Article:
Over the next week I followed the famous G318, the main road between Chengdu and Lhasa. By the third day I was familiar with the law of this road: what goes down, must come up. Every descent led to the foot of another pass to climb; I was either shuffling up one side of a mountain in granny gear or freewheeling down the other side dressed in every item of clothing in my possession. There’s no level terrain. In the summer this road is packed with Chinese cyclists but in mid-November, with night time temperatures falling as low as -10, it was just myself, Michael, and Ting, two other cyclists from Taiwan and Germany I met on the way up the second pass.
By the fifth day we were over halfway up a two day climb on a pass that resembled spaghetti on the map, thanks to the 18 switchbacks the engineers have ploughed into the hillside. By now things had started to get a little easier all around. Breathlessness had abated as thanks to more red blood cells and some form of fitness that had returned to my legs. Old habits and routines had started falling back into place and I stopped losing everything in the bottom of my panniers or on the side of the road (RIP, glove, sunglasses, allen key, gas canister, etc.).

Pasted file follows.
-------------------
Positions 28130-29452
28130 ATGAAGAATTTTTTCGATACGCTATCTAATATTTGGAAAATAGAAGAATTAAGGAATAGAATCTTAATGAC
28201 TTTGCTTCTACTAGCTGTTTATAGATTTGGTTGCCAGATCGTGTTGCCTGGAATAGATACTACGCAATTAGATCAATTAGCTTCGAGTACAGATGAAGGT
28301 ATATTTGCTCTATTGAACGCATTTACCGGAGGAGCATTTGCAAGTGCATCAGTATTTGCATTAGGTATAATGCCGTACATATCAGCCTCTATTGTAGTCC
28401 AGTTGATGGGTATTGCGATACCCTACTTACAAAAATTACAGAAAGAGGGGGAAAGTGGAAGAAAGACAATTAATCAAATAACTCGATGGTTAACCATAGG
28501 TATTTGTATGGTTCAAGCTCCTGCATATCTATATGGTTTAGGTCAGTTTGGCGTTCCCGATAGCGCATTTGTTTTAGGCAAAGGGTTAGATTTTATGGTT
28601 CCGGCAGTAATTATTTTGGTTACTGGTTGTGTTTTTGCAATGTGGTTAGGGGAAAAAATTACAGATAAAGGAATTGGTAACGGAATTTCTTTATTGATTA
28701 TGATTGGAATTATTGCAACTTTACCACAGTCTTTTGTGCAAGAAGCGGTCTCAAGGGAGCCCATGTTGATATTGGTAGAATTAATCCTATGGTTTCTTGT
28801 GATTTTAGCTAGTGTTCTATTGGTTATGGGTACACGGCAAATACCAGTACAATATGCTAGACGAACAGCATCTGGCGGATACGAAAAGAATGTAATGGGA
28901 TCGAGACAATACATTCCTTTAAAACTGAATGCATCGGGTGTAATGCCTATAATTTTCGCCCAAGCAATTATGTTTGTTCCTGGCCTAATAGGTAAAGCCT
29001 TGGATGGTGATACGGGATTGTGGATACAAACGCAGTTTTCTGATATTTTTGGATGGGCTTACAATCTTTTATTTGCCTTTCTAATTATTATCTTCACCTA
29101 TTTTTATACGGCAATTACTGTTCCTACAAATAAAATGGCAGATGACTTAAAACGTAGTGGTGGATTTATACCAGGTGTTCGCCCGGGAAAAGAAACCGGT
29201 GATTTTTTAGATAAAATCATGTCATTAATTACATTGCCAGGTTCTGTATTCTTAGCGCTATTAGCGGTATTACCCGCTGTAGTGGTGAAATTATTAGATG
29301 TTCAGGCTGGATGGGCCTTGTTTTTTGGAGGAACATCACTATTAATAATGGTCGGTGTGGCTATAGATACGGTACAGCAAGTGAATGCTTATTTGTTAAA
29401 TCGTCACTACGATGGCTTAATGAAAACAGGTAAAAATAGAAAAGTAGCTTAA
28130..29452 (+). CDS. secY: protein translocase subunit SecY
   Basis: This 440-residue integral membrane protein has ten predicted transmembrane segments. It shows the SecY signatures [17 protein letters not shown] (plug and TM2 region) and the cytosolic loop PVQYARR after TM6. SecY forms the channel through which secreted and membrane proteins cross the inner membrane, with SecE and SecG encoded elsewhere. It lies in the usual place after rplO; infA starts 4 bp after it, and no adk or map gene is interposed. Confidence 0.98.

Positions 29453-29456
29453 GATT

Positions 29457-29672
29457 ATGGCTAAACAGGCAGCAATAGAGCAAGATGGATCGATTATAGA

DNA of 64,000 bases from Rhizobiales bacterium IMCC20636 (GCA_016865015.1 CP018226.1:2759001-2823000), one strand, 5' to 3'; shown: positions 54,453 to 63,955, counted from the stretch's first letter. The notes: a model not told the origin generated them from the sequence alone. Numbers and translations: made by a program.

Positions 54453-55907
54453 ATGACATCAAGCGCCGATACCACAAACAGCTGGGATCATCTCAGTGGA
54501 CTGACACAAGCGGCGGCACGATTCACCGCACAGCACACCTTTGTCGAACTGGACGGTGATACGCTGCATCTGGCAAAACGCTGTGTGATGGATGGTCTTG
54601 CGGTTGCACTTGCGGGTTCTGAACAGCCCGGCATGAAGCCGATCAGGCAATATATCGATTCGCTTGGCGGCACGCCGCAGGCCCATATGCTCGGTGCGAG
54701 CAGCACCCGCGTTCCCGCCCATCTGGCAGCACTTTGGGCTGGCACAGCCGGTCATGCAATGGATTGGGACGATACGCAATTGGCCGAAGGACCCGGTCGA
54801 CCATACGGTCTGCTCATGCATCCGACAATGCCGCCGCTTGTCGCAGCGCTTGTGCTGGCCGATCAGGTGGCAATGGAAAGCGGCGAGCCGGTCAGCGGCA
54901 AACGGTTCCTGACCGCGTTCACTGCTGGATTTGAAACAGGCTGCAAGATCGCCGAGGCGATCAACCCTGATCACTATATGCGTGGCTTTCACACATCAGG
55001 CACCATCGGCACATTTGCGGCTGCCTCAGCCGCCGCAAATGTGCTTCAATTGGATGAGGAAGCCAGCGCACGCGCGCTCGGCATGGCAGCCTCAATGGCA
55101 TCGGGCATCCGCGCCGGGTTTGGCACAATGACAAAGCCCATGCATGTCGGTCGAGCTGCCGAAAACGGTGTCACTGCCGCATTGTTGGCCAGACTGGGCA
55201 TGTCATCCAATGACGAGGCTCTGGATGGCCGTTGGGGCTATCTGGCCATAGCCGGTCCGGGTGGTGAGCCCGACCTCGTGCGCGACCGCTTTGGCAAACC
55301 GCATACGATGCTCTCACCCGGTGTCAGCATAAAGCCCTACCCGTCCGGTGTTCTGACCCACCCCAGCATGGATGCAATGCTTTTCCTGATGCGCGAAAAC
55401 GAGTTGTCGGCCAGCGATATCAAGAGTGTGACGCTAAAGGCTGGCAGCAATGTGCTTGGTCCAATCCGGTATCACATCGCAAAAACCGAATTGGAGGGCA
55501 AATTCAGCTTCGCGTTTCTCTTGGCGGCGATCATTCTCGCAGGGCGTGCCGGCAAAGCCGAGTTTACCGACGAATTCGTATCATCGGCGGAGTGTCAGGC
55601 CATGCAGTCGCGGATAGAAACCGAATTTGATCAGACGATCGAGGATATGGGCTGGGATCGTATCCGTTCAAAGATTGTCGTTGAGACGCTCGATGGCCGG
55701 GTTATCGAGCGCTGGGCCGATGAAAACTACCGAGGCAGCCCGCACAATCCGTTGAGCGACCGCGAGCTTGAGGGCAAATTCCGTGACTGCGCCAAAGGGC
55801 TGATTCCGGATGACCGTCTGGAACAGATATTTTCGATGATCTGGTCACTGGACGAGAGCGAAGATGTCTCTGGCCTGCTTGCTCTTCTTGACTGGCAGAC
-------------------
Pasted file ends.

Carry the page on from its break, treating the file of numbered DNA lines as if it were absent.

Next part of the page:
After this pass now we were riding along the so-called ‘plateau’ (flat it is not), and the road now stayed above the 4000 meter mark. Below the road, down the side of the hill clung the last remaining trees that dared to grow this high. Most of the rolling hills around us were covered in golden, dry grass yak herds would graze on all summer and the occasional ramshackle hut we often used to sleep in to escape the tent-flattening, bike-stopping afternoon winds.
This was Tibet in all but name, and the experience was completely undiluted by modernity. Everyone proudly wore their outlandish, traditional clothing and people walked the streets of Litang or herded cattle in the plateau spinning prayer wheels or shuffling beads in their hand, almost subconsciously, as they go about their daily lives. It was another world to the Han Chinese down to the West. Yak meat was the staple whenever I found a restaurant and spicy yak jerky whenever I dived into my panniers for a snack.
I enjoyed a brief rest day in Litang – a colourful, lively town that claims many Dali Lamas as their native sons – eating, hiking up to the Buddhist temple, walking amongst the yak heads in the market, and eating. This is the first place on the road into Tibet-proper where you can see a sky burial, where bodies are chopped up and returned to the land via the means of being eaten by birds. From here, i left the G318 and the other cyclists and headed south to what is now called Shangri-La in Yunnan.